This approach is refereed to as nested simulation method in [4] (with the difference that their X(m) are i.i.d. and not given by a Markov chain). This algorithm based on (1.2) is briefly presented and studied in Appendix A. Having a large N reduces the variance of this approximation (and thus ensures convergence as proved in Theorem 5) but it yields a prohibitive computational cost. Furthermore, this naive idea does not take into account cross-information between the different approximations at the points {X(m):m=1,,M}. Instead, we follow a non-parametric regression approach for the approximation of the function ϕ satisfying ϕ(X)=𝔼[RX] (almost-surely): given L basis functions ϕ1,,ϕL, we regress {R(m):m=1,,M} against the variables {ϕ1(X(m)),,ϕL(X(m)):m=1,,M}, where R(m) is sampled from the conditional distribution of R given {X=X(m)}. Note that this inner Monte Carlo stage only requires a single draw R(m) for each sample X(m) of the outer stage. Our discussion in Section 2.4 shows that the regression Monte Carlo method for the inner stage outperforms the crude Monte Carlo method as soon as the regression function can be well approximated by the basis functions (which is especially true when ϕ is smooth, with a degree of smoothness qualitatively higher than the dimension d, see details in Section 2.4).

The major difference with the standard setting for non-parametric regression [14] comes from the design {X(m):m=1,,M} which is not a i.i.d. sample: the independence fails because {X(m):m=1,,M} is a Markov chain path, which is ergodic but not stationary in general.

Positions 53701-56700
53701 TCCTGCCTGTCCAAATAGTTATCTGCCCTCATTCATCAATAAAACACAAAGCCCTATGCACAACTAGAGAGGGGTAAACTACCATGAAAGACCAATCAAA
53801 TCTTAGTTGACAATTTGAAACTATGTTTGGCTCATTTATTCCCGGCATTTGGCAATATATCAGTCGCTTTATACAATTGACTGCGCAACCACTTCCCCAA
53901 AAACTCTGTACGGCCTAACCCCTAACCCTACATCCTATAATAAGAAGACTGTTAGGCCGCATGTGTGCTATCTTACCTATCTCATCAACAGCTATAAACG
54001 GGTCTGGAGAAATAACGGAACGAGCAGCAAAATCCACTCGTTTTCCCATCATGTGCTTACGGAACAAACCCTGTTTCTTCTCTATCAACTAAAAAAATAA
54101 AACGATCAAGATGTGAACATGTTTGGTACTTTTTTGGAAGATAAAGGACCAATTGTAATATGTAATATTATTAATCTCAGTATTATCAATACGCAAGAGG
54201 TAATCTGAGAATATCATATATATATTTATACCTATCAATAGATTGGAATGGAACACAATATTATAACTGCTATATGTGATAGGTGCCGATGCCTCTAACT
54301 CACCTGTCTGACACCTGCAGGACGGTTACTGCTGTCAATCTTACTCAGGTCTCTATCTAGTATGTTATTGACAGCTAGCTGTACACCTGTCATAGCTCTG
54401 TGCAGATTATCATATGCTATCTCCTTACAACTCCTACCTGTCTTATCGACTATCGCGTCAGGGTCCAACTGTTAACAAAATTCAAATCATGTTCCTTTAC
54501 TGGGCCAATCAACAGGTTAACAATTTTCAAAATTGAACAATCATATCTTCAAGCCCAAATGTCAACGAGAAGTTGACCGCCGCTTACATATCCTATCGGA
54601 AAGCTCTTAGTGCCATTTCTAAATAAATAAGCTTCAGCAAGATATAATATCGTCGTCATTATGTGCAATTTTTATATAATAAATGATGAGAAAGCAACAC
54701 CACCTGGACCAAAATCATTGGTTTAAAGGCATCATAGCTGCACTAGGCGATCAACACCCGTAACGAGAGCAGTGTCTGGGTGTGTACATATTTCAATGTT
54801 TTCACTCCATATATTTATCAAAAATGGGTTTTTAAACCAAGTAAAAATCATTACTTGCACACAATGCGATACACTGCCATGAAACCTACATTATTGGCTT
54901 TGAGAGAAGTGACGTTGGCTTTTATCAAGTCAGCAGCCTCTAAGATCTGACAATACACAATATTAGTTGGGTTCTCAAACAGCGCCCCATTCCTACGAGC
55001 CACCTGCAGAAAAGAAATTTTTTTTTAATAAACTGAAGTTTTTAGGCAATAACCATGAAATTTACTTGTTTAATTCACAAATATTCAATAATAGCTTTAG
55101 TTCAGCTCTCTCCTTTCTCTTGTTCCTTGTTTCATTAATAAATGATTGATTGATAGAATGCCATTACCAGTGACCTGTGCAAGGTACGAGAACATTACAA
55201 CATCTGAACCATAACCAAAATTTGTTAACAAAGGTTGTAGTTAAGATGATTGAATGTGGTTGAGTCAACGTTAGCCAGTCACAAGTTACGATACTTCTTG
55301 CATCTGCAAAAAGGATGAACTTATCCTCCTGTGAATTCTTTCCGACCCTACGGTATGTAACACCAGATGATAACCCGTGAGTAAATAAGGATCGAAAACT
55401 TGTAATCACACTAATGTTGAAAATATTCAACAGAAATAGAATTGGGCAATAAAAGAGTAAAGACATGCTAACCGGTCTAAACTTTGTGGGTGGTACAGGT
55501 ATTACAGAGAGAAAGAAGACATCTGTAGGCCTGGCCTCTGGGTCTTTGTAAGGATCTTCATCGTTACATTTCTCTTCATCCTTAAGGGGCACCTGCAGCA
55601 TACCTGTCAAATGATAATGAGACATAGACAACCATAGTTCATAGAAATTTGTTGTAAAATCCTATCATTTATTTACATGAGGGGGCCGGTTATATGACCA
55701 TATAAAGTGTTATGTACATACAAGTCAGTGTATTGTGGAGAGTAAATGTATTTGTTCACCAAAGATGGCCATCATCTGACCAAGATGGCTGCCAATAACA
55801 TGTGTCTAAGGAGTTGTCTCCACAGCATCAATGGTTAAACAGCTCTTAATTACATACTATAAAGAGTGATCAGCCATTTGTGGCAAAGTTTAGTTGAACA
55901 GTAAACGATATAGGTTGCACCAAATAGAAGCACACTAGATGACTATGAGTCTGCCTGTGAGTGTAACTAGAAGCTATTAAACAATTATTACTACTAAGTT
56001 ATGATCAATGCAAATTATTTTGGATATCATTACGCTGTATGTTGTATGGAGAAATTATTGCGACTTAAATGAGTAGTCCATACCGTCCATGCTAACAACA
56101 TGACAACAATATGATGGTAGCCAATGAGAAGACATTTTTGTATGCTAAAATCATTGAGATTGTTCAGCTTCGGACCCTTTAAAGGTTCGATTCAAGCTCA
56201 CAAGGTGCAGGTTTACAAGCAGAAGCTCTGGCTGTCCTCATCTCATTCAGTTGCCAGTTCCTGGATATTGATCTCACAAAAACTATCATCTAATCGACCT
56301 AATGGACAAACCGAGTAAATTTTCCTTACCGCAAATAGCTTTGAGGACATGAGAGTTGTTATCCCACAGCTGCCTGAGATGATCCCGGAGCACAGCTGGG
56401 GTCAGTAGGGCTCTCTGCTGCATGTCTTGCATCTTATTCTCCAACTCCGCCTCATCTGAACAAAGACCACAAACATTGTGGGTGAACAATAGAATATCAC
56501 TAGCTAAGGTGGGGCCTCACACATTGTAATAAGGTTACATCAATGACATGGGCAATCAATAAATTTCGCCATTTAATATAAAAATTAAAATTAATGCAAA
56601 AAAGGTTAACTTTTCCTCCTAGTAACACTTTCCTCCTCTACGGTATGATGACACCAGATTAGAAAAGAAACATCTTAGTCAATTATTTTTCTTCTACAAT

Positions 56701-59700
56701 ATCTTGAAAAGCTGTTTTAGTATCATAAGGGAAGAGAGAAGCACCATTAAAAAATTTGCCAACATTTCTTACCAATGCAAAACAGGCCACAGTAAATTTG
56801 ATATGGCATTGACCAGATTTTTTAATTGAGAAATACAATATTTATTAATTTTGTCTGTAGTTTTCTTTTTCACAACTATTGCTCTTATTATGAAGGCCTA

A precise description of the algorithm is given in Section 2, with a discussion on implementation issues. We also provide some error estimates, in terms of the size M of the sample, and of the function space used for approximating the inner conditional expectation. Proofs are postponed to Section 4. Section 3 gathers some numerical experiments, in the field of financial and actuarial risks. We conclude in Section 5. Appendix A presents the analysis of a Monte Carlo scheme for computing (1.1), by using an MCMC scheme for the outer stage and a crude Monte Carlo scheme for the inner stage.

### Applications.

Numerical evaluation of nested conditional expectations arises in several fields. This pops up naturally in solving dynamic programming equations for stochastic control and optimal stopping problems, see [24, 18, 8, 16, 2]; however, coupling these latter problems with rare event is usually not required from the problem at hand.

In financial and actuarial management [19], we often retrieve nested conditional expectations, with an additional account for such estimations in the tails (like (1.1)). A major application is the risk management of portfolios written with derivative options [13]: regarding (1.1), R stands for the aggregated cashflows of derivatives at time T, and Y for the underlying asset or financial variables at time T<T. Then 𝔼[RY] represents the portfolio value at T given a scenario Y, and the aim is to compute the extreme exposure (Value at Risk, Conditional VaR) of the portfolio. These computations are an essential concern for Solvency Capital Requirement in insurance [6].

### Literature background and our contributions.